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Na’ili’ili Haele – One of Maui’s Best Bamboo Forests – Updated 2023

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Na’Ili’Ili Haele Bamboo Hike


5 Coconuts!! A must do!


This hike is probably one of the best overall hikes that you can do on Maui. With this hike, you go through a bamboo forest, hike in river beds, do a bit of climbing and at the end of it all, if you decide to go for it and swim up the stream, you’ll end up at a twenty-some foot waterfall that you can climb up and jump from into the pool below. Makes for one of the most memorable Maui days.

Also, if you’re on your way on the Road to Hana, check out this page for some useful tips!


6/10, not super difficult. The most treacherous part is the community-maintained ladder after waterfall, however if you take your time, it’s not much more difficult that climbing a normal ladder.


3 – 4 hours if you’re taking your time


This hike doesn’t have any formal parking; you will park on the side of the road right outside a dense set of bushy trees.


Warning #1

Park past the white line

Warning #2


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From the side of the road, you’ll enter a hole in the bushes and follow along the makeshift trail, through the mud and bamboo, until you reach a plank. This plank is bridging the gap over a small stream and while it’s not much of a fall, any time you have to walk a plank, it feels like you’re going to fall. After walking your plank, continue along the path and you’ll eventually reach a river.

Warning #3

Flash floods

You’ll cross the river, hopping from rock to rock and if you’re lucky you can make it to the other side with touching foot in the water (or not. What’s an adventure without getting a little wet? If you’re going the whole way, you’ll be getting wet anyway.) Once you reach the other side of the river, you’ll continue you on through the bamboo forest. About a third of the way to the first pond and a waterfall, you can look to the left side of the river through the bamboo and see your first waterfall. Some days, it’ll be raging. Others, it won’t be. The pool at the base of that waterfall gets deeper as you get closer to the waterfall, but it’s depth isn’t something you’d want to (or should want to at least) explore.

Waterfall #1

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Go back to the other side of the river and continue through the bamboo forest until you get to an opening that will lead you to the river bed and you’ll get to the first pool and another waterfall.

Waterfall #2

You can stop here and still have had a great day, but continue on on the opposite side of the riverbed and you’ll reach an incline with a few ropes set up to help you along.

Warning #4

Climbing and Slippery Slopes

Waterfall #3

Continue following the trail and you’ll reach another pool. If you look up to the left, hanging off the tree, there used to be a jimmy-rigged rope swing. Depending on the day, you’ll go here and see locals swing off of that into the water. This is NOT a recommended thing to do.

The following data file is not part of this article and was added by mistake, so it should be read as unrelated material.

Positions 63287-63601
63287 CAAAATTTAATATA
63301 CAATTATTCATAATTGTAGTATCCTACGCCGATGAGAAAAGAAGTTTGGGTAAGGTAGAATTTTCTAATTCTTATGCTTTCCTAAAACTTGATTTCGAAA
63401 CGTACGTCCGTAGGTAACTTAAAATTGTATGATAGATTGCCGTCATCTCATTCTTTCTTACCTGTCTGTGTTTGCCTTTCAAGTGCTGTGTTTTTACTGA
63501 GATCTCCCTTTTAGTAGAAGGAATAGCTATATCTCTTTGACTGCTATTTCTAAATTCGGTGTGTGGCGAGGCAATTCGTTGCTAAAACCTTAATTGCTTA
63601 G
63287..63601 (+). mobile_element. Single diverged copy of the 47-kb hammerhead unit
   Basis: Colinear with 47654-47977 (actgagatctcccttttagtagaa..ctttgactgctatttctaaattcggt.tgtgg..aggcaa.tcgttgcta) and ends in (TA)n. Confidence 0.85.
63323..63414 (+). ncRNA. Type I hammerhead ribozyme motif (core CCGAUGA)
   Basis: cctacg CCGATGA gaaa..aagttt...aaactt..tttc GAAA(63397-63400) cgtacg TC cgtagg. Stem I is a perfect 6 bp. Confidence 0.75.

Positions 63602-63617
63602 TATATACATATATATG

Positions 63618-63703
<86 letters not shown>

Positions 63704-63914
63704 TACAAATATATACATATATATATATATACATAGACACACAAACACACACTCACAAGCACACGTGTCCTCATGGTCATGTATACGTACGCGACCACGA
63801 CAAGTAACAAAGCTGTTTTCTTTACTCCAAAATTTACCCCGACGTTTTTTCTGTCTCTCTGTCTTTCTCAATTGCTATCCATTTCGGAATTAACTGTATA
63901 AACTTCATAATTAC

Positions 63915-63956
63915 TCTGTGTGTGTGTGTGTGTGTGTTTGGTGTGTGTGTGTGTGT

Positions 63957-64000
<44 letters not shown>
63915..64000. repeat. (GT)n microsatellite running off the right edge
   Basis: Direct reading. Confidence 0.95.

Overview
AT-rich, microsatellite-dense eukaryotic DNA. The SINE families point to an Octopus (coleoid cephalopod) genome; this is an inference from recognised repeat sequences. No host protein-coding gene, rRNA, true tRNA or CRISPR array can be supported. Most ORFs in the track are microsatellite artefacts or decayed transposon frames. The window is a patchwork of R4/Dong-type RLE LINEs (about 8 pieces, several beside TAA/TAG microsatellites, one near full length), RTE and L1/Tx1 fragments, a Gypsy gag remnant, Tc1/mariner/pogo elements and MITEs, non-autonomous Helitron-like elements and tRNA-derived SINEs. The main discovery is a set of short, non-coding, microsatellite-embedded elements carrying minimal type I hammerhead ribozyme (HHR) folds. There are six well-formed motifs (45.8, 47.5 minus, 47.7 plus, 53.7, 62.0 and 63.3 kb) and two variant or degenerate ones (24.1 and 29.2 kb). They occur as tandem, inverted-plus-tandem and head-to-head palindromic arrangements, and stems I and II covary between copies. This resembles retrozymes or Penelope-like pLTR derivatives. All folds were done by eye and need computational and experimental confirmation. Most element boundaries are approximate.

Warning #5

Trust but verify

Follow the left path up to a rickety, old ladder. This is probably the most treacherous part of this hike. Over the years, people have come here and changed the means of getting up this rock face. Different ladders have come and go and new ropes have come to replace and reinforce old ones to help you make it over the upper lip of this ledge. This is a perfectly fine place to stop if you don’t want to risk this little adventure. That being said, families have come here and made it past this point and continued on to see the rest of the hike. Do what is comfortable for you. Take your time and be care if you choose to continue on.

Once you’ve climbed up the ladder, keep following the river bed up, hopping along the rocks to make your way on. You can choose to get your feet wet, which experience has shown to be the safer route, albeit possibly more uncomfortable. However you make your way up, you’ll eventually hit a bend in the river that hooks right. Getting here, you’ll realize if you want to keep going, you’re going to have to get wet. You will have to swim to get to the next micro waterfall. Don’t bring anything you’re not willing to get wet. The depth is anywhere between five (5) feet to approximately thirty (30) feet. Once you reach the other end, climb up the right side of this micro waterfall.

You’re almost there!

Follow the river bed up and you’ll reach the end of this particular hike. And you’ll be glad you did. This is a great way to spend the day, making it here and even hanging out here. If you so choose and are daring enough, more experienced hikers will climb up about twenty feet on this waterfall and jump off into the water. 

Waterfall #4


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Flash Flood Warning:





8310 Hana Hwy

Haiku, HI 96708

Latitude, Longitude: 


Mile Marker: 6.7


Recommended Gear

Waterproof Phone Case (while there are others, this one is the best.)

Water Filter or Camelbak

Bug Repellent (this natural one is our favorite!)

Dry Bag 

Paracord (there’s always a use for this.)

Knife (or something to cut the paracord.)

Camera or Drone (you can’t beat this one.)

Spare Socks (laugh now, but you’ll take this one seriously post-hike.)

Shoes (these are great hiking shoes.)

Clothes you can get wet

Sunglasses (this brand specifically is the best for ocean and water activities.)

Sunscreen (use this one to help preserve the coral and marine life.)

Trekking poles


Other Maui Favorites to Check Out

Looking for the best way to spend your time on Maui? Check out the best way to spend your Maui Vacation.


Flash Floods

Proper Permission

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